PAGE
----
Ethiopian Hamer girl
Djiboutian women doing raks-al-sayf, traditional sword dance
Imuhagh (Tuareg) girl with decidedly non-afro hair

NILOTES: Their language group, Nilotic, is a huge subgroup of the Nilo-Saharan language group. They mostly inhabit the Nile Valley in the Northeast, the African Great Lakes region in the East, and southwestern Ethiopia. They include the Maasai, Turkana, Luo, Samburu, Nuer, Dinka and Shilluk (aka. Chollo). Out of all Africans, these & the Niger-Congo people are the closest in looks to the “true Negro”.

Salva Kiir Mayardit, 1st President of south Sudan
Sudanese model Angelique Deng. Personally I find her more attractive than Alek Wek

NIGER-CONGO PEOPLE: This group is split into two main subgroups – Niger-Congo A & Niger-Congo B (aka. Bantu). Most modern Africans all over the continent speak a language in this group, because of the Bantu Expansion when Bantu-speaking people spread across the continent from what’s now the southwestern border between Cameroon & Nigeria. This expansion is believed to have begun in 1000BC. In this group are the Wolof/ Jollof, amaZulu, Akan (which includes Asante/ Ashanti, Akuapem, Fante & others), Bakongo (aka. Congolese), Ndi-Igbo, Yorubas, Bubi, Fulani (aka. Fula or Fulbe), Makua, Kikuyu, Shona, NguniManden (which includes the Vai, Soninke, Dyula & Mandinka) and WaSwahili (despite their close cultural & linguistic ties with Arabs). Out of all Africans, these & the Nilotes are the closest in looks to the “true Negro”.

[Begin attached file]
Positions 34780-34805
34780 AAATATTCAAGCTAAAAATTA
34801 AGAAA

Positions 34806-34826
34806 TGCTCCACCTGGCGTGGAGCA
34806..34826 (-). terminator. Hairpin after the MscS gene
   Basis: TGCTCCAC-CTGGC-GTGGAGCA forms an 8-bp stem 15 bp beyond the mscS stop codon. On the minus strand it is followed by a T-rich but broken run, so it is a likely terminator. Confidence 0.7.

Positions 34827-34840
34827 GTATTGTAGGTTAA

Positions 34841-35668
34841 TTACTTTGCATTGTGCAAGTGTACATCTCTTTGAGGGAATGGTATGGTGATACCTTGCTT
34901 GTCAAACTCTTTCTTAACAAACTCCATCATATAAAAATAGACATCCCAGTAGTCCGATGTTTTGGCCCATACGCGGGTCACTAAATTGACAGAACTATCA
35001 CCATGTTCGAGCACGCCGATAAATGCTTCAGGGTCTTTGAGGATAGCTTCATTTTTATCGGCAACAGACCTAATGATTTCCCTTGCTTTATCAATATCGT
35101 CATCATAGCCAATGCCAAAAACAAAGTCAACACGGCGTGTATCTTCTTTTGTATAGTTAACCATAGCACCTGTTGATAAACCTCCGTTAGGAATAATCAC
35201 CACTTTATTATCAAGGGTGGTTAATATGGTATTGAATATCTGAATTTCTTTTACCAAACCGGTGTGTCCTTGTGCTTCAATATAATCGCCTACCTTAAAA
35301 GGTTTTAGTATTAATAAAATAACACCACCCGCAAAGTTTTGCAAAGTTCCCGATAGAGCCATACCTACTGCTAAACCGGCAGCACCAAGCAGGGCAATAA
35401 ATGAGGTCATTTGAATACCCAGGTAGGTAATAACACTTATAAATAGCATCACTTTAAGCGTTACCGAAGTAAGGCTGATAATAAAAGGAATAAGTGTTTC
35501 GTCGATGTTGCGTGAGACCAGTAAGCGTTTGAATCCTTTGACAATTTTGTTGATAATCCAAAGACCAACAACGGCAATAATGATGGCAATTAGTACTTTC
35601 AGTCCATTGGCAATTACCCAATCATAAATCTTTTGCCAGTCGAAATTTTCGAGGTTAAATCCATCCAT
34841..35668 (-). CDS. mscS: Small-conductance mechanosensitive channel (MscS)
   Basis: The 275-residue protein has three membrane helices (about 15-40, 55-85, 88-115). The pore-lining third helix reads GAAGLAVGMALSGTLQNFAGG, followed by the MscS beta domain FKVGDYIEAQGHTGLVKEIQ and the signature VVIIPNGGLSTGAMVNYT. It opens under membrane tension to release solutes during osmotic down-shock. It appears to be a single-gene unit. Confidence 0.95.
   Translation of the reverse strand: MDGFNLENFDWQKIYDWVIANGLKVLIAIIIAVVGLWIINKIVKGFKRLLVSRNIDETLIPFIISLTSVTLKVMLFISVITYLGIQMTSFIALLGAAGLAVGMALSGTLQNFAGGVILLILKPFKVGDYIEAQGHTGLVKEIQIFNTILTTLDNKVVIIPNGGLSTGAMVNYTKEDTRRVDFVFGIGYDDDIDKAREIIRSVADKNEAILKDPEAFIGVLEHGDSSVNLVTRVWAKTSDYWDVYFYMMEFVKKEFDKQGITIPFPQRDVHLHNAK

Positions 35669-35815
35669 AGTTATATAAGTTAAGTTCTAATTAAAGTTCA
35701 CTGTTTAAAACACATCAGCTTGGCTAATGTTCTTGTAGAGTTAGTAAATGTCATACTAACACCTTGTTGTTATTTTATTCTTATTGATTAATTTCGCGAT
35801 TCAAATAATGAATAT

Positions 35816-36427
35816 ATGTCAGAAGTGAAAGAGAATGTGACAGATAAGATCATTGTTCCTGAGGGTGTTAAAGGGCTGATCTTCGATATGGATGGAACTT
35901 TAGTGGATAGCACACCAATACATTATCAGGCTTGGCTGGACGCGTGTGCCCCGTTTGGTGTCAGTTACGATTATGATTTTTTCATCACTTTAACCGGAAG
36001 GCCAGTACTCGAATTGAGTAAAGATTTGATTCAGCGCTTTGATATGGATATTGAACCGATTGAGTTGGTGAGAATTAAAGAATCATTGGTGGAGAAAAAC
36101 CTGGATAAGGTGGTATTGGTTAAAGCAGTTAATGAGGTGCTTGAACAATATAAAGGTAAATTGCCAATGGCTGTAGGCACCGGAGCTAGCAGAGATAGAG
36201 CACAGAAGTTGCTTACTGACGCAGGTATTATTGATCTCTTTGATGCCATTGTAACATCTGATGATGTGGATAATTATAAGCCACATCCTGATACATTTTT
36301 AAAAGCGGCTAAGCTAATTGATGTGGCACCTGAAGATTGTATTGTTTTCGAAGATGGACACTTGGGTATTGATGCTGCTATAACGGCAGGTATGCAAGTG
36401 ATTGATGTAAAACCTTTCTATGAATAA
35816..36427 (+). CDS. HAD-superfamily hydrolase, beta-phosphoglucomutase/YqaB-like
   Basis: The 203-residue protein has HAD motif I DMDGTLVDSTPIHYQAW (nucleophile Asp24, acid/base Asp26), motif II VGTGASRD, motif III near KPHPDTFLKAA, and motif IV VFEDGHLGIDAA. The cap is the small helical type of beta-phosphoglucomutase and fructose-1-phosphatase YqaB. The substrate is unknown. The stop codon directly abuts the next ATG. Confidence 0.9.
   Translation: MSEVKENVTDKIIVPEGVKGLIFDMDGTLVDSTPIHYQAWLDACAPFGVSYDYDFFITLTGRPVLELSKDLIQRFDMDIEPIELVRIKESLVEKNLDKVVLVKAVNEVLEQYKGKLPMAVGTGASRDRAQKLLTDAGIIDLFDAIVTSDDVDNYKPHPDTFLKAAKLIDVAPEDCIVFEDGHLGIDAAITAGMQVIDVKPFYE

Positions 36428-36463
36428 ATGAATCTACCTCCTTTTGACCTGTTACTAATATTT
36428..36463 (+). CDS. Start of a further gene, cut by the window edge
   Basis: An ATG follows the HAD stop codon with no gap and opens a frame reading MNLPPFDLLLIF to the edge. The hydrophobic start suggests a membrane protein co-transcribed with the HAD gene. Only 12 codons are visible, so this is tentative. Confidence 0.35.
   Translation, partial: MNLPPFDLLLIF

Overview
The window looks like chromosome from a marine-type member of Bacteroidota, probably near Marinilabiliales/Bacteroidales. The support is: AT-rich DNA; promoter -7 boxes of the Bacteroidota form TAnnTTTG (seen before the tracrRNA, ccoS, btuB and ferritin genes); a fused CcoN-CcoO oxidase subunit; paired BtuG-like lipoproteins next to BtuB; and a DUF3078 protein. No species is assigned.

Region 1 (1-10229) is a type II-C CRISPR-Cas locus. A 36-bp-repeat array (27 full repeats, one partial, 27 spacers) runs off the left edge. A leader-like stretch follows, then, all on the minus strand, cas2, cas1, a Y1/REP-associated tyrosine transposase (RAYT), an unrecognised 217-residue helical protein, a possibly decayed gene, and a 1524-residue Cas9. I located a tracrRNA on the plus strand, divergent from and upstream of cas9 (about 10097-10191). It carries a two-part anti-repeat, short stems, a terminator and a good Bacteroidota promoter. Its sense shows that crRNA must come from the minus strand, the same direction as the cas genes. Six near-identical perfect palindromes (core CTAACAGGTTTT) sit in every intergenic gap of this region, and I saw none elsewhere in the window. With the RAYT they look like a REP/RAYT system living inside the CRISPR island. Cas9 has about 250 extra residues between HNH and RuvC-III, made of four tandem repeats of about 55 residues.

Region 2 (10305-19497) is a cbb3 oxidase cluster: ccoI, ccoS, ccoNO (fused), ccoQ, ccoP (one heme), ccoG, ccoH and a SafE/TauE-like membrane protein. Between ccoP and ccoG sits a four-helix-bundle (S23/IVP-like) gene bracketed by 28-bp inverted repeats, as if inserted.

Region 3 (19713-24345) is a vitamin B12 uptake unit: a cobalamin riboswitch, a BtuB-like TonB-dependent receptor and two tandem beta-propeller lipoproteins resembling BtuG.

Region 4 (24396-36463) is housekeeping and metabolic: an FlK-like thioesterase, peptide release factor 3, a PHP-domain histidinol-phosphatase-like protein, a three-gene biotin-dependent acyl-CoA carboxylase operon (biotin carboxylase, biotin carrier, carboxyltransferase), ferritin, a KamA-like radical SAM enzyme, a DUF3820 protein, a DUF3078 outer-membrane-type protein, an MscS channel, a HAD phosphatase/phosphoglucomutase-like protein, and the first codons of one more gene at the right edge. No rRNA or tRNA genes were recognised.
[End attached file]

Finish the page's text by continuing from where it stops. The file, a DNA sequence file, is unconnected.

Benin-born actor Djimon Hounsou
Woman of the Bororo people, a subgroup of Fulani
Tutsi man. Note:  there’s disagreement as to whether Tutsis are Bantus or Nilotes. I classify them as Bantu
Gorgeous Ghanaian model Teiko Dornor

Note there are Bantu languages spoken outside mainland Africa too: on the islands of Madagascar, Mayotte & the Comoros (off the Swahili coast, southeast Africa). These languages include the Comorian and Sabaki groups.

KHOISANS: Originating from East & Southern Africa, they now reside mostly in the South & Southwest. Their languages are famous for the click sounds. This group name is a fusion of 2 related groups, the pastoral Khoikhoi (used to be called Hottentots but this is now offensive) & the hunter-gatherer San (aka. Bushmen, also offensive). Nowadays they’re said to be the oldest human group, but that’s assuming better preservation of lineages (which they have) = greatest genetic diversity (which they might have) = genetically oldest, which has not been proven yet. Because of their eastern origins, it’s likely they also contributed to the gene pool of the first OOA migrants along with the Afro-Asiatics. They were mostly displaced by southward-heading Bantus during the Bantu Expansion, and many have mixed with them.

The Damara may be mixed (as they’re a Bantu people who speak Nama, a Khoisan language), or they could be among the first Bantu migrants to the Khoisans’ land. Anthropologists are still trying to work that out.

Group of San adults & cute baby. Khoisanids in general have epicanthic eyefolds like most Easians & native Americans